The Motion Picture Association Of America And Their ' Rating System

1353 Words Dec 5th, 2016 6 Pages
The Motion Picture Association of America and their ‘rating system’ (Motion Picture Association of America, 2016) serves as an industry backed form of self-regulation for the content of films for the American consumer. However, amongst the changing times of the Country following World War II and leading into the turbulent 1960’s, Major movie companies were willing to forego industry-approved regulation for major films, forcing the MPAA to change from the Production Code towards the modern-day Rating system.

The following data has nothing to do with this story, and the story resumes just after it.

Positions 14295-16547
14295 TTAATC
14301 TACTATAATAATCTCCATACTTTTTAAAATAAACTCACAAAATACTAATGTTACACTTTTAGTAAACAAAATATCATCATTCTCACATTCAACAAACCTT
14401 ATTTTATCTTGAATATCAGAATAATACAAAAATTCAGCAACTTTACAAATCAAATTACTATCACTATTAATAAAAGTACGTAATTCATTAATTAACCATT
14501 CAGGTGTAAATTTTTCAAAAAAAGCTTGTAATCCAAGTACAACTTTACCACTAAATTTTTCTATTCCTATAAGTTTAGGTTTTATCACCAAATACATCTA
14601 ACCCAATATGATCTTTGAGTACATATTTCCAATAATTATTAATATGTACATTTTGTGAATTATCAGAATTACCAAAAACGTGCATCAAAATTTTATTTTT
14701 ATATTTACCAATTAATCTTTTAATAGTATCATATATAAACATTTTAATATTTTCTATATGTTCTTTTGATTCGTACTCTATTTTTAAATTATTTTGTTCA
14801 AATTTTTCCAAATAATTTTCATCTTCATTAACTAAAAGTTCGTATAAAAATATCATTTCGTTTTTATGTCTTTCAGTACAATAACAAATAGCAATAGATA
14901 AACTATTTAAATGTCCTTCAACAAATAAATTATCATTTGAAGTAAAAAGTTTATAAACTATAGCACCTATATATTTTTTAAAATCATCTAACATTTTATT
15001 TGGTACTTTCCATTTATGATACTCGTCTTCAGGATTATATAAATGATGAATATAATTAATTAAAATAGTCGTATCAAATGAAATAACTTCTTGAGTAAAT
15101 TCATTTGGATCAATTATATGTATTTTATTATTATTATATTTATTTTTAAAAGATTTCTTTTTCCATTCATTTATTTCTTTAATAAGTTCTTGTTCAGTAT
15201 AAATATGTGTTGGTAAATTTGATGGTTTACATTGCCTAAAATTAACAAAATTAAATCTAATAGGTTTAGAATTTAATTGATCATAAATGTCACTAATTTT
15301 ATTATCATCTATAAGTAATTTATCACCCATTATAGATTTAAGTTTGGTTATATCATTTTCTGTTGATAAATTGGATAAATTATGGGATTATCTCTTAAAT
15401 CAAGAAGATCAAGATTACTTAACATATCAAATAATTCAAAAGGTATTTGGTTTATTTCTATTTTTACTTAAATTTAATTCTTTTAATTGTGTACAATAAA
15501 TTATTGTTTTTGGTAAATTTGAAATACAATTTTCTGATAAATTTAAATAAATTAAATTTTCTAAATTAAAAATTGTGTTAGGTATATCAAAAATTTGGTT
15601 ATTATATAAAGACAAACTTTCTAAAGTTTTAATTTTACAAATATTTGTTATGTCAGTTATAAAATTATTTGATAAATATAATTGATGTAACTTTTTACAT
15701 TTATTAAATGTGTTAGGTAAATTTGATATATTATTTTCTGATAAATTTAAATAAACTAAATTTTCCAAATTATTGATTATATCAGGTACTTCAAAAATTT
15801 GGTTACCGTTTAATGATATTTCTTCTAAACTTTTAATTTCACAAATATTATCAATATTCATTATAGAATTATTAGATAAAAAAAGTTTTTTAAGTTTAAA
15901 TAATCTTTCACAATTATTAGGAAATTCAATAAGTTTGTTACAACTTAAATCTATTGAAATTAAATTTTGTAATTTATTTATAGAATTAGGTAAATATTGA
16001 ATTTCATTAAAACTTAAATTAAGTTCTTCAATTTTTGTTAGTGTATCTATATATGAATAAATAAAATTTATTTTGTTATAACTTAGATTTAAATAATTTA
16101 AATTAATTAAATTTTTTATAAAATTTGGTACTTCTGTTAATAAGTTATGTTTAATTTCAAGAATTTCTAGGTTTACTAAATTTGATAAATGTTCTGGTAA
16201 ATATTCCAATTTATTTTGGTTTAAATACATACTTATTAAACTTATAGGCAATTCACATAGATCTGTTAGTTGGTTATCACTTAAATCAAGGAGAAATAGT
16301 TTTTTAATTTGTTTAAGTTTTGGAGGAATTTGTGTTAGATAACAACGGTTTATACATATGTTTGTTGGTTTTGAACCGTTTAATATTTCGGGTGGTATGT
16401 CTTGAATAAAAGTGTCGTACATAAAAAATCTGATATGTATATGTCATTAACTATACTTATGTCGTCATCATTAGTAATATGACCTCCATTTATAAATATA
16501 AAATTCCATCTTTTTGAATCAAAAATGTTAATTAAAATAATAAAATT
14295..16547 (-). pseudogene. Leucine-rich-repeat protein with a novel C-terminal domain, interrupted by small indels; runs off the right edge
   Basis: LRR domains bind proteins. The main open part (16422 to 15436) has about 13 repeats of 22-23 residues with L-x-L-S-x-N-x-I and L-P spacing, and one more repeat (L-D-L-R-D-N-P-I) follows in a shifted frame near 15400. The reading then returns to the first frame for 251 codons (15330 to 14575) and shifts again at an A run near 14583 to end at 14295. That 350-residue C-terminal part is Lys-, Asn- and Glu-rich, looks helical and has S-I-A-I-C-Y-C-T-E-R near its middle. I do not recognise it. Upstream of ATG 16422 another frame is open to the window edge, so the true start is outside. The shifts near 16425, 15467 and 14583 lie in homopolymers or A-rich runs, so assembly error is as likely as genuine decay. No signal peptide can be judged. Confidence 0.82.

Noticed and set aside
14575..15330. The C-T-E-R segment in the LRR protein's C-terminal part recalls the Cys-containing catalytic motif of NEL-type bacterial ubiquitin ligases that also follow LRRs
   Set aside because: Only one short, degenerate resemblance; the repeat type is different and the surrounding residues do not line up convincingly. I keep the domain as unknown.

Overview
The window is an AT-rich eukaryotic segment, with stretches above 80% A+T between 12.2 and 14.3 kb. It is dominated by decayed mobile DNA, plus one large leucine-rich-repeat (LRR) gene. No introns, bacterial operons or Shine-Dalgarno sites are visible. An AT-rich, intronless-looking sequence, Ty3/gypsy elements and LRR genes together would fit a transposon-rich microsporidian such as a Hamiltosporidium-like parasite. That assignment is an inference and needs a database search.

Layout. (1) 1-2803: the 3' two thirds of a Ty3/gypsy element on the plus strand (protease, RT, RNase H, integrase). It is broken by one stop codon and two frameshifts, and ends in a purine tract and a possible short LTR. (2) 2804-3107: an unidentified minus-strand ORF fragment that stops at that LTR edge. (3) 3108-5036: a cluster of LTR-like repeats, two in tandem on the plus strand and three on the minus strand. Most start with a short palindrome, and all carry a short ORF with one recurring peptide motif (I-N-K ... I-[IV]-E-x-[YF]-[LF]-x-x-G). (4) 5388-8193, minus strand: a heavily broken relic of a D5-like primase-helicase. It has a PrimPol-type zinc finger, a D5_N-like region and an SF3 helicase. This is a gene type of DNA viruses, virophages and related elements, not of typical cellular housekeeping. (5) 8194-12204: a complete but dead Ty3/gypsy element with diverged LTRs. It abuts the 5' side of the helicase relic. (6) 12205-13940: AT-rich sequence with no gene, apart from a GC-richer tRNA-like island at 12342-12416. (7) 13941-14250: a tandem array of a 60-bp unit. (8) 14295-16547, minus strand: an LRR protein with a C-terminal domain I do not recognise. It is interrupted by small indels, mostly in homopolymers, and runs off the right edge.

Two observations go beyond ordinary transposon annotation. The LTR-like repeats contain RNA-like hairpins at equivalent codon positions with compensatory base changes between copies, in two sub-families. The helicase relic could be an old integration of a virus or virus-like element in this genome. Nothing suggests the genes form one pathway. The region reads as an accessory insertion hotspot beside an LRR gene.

Film as an art form has always been infatuated with replicating real life. The modern camera and phonograph recorded visual and auditory stimuli for playback purposes, conveying motion, movement, emotion-- reality. Leading from a war that left Europe in ruins, the United States; largely untouched, emerged as the dominant global leader and power. Technology like the radio, and television broadcasting allowed for unprecedented reach to millions of Americans. Up until the 1950’s, the production code was followed. If big studios wanted to market their movies towards American audiences, then they would have to portray a morally simplified world, where good and bad have clear divides—something largely known as a fantasy, after the rise of facist movements in Europe, and the realities of modern warfare. As exchanges in resources and cultural works were exchanged on a newly ‘global’ scale; it was apearant that audience tastes were moving towards the artistic, and uncensored…

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